The effect of transdermal estradiol or oral conjugated oestrogen and fenretinide versus placebo on haemostasis and cardiovascular risk biomarkers in a randomized breast cancer chemoprevention trial

M Lazzeroni1, D Macis1, A Decensi1,5, S Gandini2, MT Sandri3, D Serrano1, A Guerrieri-Gonzaga1, H Johansson1, S Mora1, C Daldoss4, U Omodei4 and B Bonanni1

1Cancer Prevention and Genetics, European Institute of Oncology, 20141 Milan, Italy

2Epidemiology and Biostatistics, European Institute of Oncology, 20141 Milan, Italy

3Laboratory Medicine, European Institute of Oncology, 20141 Milan, Italy

4University Clinics Obstetrics and Gynecology, Brescia, Italy

5Division of Medical and Preventive Oncology, E.O. Ospedali Galliera, Genoa, Italy

Correspondence to B Bonanni. Email:


Background: We have previously reported the favourable effect of transdermal estradiol (E2), relative to oral conjugated equine oestrogen (CEE), on ultrasensitive C-reactive protein after 12 months of treatment in a retinoid-placebo controlled two-by-two randomized breast cancer prevention trial (Decensi A et al (2002) Circulation 106 10 1224–8). Here, we investigate the changes in lipids and clotting profile in patients of the same trial.

Methods and results: Recent post-menopausal women were randomised to either oral CEE 0.625 mg/day and placebo (n = 55), CEE and fenretinide 200 mg/day (n = 56), transdermal E2 50 mg/day and placebo (n = 59) or E2 and fenretinide 200 mg/day (n = 56). Sequential medroxyprogesterone acetate 10 mg/day was given in each group. After 12 months, there was a statistically significant effect of the route of administration of hormone replacement therapy (HRT) on fibrinogen levels; the median percentage change being -5.7% with CEE and -1.1% with E2 (p = 0.012). Total cholesterol decreased in all arms (p < 0.0001). HDL-C decreased significantly with transdermal E2 (p = 0.006) compared to oral CEE and with fenretinide relative to placebo (p<0.001). Triglycerides exhibited an opposite modulation in the HRT route, with a 21.4% median increase with oral CEE and an 8.6% reduction with transdermal E2 (p < 0.0001). Antithrombin-III showed a 4% borderline significant reduction in the fenretinide arm relative to placebo, irrespective of the HRT administration route (p = 0.055).

Conclusions: Our data indicate that transdermal E2 may be preferable to oral CEE based on its safer cardiovascular risk profile. Fenretinide modified some cardiovascular risk biomarkers and confirmed a safer profile compared to other retinoids.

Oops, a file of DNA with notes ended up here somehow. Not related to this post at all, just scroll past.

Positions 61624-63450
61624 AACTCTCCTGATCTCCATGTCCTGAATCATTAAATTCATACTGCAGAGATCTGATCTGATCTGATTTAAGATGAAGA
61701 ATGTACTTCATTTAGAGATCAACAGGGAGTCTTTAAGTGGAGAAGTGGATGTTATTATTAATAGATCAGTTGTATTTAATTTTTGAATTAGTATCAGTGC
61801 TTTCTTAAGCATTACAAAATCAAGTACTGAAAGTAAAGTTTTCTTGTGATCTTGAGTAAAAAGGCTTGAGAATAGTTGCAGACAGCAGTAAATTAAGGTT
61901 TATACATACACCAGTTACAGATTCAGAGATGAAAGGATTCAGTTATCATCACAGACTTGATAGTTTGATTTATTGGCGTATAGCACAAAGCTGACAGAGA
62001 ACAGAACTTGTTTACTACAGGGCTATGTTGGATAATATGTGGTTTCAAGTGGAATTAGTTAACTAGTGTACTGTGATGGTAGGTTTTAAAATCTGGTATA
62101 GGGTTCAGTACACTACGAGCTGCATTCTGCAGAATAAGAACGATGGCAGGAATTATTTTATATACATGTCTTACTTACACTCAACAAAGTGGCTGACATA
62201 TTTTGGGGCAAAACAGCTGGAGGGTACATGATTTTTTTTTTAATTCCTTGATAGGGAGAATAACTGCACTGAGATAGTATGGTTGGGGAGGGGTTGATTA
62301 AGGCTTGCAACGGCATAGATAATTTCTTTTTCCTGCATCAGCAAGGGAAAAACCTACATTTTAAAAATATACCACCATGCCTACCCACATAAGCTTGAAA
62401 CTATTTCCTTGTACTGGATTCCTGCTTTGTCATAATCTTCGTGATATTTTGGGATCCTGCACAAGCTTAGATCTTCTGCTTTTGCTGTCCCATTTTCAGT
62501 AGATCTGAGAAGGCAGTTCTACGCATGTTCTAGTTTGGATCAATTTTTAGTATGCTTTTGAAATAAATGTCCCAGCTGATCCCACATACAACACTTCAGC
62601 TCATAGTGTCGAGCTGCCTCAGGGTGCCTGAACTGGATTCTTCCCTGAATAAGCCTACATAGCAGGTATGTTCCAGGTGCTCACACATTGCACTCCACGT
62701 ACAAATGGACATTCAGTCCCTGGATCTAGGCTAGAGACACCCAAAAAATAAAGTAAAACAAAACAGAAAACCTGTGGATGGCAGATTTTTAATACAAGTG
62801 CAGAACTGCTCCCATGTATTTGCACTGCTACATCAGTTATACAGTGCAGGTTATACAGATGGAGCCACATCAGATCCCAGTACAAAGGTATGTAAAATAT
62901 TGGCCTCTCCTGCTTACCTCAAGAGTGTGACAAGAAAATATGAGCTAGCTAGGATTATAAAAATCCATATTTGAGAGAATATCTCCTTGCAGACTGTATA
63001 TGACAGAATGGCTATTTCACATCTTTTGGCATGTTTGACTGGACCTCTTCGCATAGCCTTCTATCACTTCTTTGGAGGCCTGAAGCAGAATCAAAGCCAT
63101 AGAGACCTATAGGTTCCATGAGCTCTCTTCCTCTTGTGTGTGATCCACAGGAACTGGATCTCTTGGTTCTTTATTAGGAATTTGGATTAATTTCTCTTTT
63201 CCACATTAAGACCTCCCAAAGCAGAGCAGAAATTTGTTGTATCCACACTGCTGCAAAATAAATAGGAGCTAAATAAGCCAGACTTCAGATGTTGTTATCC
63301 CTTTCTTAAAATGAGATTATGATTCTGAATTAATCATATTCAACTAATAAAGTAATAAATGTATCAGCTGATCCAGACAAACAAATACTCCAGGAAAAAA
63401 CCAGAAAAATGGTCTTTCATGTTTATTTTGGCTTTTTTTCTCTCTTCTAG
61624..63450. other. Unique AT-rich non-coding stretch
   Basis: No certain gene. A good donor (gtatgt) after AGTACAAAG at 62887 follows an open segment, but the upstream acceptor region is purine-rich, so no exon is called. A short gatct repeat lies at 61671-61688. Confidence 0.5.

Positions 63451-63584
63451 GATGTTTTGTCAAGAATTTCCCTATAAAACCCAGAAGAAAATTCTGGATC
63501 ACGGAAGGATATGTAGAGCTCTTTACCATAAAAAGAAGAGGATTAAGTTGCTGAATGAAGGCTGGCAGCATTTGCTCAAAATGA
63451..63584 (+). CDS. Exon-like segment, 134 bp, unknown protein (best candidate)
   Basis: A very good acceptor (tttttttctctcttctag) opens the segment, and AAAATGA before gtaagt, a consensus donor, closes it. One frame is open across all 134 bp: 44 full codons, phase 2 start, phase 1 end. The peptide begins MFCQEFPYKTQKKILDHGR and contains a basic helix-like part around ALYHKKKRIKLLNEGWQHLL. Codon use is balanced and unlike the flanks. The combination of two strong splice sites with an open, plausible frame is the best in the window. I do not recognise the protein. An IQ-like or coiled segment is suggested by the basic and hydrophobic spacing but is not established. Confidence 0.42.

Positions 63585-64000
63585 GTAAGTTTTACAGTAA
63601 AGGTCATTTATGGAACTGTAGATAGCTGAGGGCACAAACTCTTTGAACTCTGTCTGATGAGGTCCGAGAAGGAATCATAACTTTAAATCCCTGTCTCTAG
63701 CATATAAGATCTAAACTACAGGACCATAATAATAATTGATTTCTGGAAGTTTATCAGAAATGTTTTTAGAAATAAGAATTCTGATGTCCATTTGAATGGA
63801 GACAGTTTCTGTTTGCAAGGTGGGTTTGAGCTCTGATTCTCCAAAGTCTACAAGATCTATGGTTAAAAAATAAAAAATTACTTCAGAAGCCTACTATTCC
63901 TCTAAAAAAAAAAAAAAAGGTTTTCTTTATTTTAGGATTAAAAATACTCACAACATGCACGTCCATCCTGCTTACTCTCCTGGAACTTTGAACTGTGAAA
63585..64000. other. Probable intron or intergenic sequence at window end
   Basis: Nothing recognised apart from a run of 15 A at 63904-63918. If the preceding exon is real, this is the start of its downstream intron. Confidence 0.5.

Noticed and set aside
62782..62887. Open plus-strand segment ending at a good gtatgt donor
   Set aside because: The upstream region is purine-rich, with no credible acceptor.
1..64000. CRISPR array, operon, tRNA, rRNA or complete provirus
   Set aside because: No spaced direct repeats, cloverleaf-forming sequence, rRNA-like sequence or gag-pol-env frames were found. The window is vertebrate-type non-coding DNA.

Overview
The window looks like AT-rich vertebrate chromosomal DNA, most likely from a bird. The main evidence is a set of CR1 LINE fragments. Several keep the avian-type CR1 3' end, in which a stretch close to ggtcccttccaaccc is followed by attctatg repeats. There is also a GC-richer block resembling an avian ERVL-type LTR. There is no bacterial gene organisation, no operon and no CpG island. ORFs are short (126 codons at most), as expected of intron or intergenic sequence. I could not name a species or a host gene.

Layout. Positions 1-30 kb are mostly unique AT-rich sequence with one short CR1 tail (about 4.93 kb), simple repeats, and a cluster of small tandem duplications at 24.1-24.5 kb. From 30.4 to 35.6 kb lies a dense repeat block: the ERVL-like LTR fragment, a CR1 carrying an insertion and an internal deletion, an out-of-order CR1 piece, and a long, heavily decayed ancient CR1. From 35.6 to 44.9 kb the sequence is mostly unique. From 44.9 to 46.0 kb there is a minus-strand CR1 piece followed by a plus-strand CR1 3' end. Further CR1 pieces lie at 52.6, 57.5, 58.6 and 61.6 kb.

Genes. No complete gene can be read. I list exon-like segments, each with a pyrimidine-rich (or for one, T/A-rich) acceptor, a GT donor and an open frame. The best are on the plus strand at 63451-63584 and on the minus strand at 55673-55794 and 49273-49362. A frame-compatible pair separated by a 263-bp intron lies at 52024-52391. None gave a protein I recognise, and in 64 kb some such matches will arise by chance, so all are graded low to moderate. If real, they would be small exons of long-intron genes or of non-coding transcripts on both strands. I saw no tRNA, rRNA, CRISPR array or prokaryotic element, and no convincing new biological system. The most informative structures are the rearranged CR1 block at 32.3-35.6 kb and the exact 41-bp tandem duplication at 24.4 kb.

Coronary heart disease (CHD) is the leading cause of death and disability in women in industrialized countries [1]. Pre-menopausal women rarely suffer from cardiovascular diseases, while the menopause, regardless of age at onset, is associated with a marked increase in CHD risk [1,2]. Some observational studies showed that the biological effects of hormone replacement therapy (HRT)—i.e. a favourable modulation of lipid profile tone of vascular smooth muscle cells and fibrinogen levels—may reduce cardiovascular risk by about 50% [3,4].

However, evidence from recent clinical trials has challenged these notions [5,6]. The HERS trial (Heart and Oestrogen/Progestin Replacement Study) in women previously affected with CHD showed no overall benefit from HRT, but a significant excess of venous thromboembolic events and a higher incidence of cardiovascular episodes in the oral conjugated equine oestrogen (CEE)/ medroxyprogesterone acetate (MPA) group compared with the placebo group in the first year [5]. To explain such findings, research into the effects of HRT on haemostasis/coagulation activation and a pro-inflammatory action was advocated [5].

The Women's Health Initiative (WHI), a large primary prevention trial, reported more myocardial infarctions and venous thromboembolic events after treatment, with oral CEE and MPA, confirming a similar pattern of events as the HERS [6].

Previous studies examined the effect of HRT on the levels of plasminogen activator inhibitor-1 (PAI-1), a biomarker able to inhibit both the tissue plasminogen activator and urokinase plasminogen activator; thus blocking the activation of plasminogen to plasmin [7,8]. So elevated levels of PAI-1 inhibit fibrinolytic activity and may be a risk factor for acute coronary events [9]. Some studies reported a significant decrease in PAI-1 plasma levels with HRT, which was more pronounced with oral compared to transdermal HRT [10,11].

Fenretinide [N-(4-hydroxyphenyl) retinamide (4-HPR)] is a synthetic amide derivative of retinoic acid, which has been shown to exhibit significant anti-tumour activity in both oestrogen receptor (ER)-positive and ER-negative breast cancer cells and to decrease bcl-2 mRNA levels with a consequent pro-apoptotic effect. Although the specific mechanisms of action of fenretinide are not fully elucidated, this apoptotic effect is mediated by increased ceramide production and accumulation of reactive oxygen species [1214].

In a phase III trial with nearly 3000 women with early breast cancer, fenretinide decreased by 38% the risk of a second breast malignancy in pre-menopausal women but not in post-menopausal women. Notably, this protective effect lasts as long as ten years after treatment cessation [15].